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Capt. Tommy Thompson's Saltwater Angler's Guides

Tag: southwest florida

Learning To Live With Red Tide


Learning To Live With Red Tide

February 28, 2013 | Posted by John Stevely, Florida Sea Grant Extension Agent
Concentrations of this organism (Karenia brevis) can reach millions of cell per quart of water during red tide events. Photo: FWC.

Check out the Beach Conditions Report

Since the devastating red tide of 2005, we have been fortunate in that there have only been infrequent minor red tide events along Florida’s southwest coast. During 2005, residents and tourists were subjected to what seemed like endless months of dead fish washing up on our beaches and beach-goers fled our beaches due to the respiratory distress caused by the neurotoxin produced by the red tide organism – the stench from rotting fish didn’t help matters. Newspapers trumpeted headlines about “dead zones” in the Gulf where essentially every living creature had died.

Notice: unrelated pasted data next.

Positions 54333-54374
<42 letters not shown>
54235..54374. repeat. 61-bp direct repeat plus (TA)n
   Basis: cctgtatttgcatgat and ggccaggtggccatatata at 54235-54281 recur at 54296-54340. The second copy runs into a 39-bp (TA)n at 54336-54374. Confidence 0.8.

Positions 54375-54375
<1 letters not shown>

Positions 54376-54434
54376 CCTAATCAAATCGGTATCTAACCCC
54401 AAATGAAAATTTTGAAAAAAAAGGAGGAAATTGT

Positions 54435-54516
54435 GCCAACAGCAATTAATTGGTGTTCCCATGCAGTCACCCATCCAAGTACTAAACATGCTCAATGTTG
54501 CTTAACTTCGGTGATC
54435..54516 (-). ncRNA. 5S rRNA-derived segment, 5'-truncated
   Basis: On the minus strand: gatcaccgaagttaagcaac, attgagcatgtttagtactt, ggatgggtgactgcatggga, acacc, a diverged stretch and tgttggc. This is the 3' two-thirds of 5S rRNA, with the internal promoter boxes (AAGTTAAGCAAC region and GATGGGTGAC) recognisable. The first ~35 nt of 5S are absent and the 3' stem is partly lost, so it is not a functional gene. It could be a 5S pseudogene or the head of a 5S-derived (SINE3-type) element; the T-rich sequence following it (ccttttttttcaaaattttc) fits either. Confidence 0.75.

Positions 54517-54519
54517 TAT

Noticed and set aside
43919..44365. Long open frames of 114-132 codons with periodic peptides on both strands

Red tide is caused by the presence of a microscopic plant-like organism that secretes a nuerotoxin.

Unfortunately, in recent months, there have numerous reports of red tide along Florida’s southwest coastline. We can only hope that we do not see a repeat of the 2005 red tide event during the upcoming year. Such severe red tides like we saw back then usually only occur once every several decades, but there are no guarantees.

Fish killed by red tide. Photo: Tony Reisinger

Red tide is a natural phenomenon.  Accounts of red tides have been reported since the days of the Spanish explorers. Currently, there is debate among scientists as to the extent to which nutrients in urban run-off prolongs and/or intensifies red tide events. Following the red tide of 2005 several local governments have adopted ordinances aimed at trying to reduce nutrient enrichment of run-off by regulating the use of lawn fertilizers. However, even if such measures prove to be effective in reducing the severity of red tide, we will never completely eliminate red tide.

Now we have a tool to help us cope with red tides. Thanks to the Internet you can quickly check the Beach Conditions Report. This website provides a real-time assessment of how severely red tide is affecting local beaches (reports on individual beaches are supposed to be updated twice a day). Information is provided on whether dead fish are present and whether beach-goers are experiencing respiratory problems.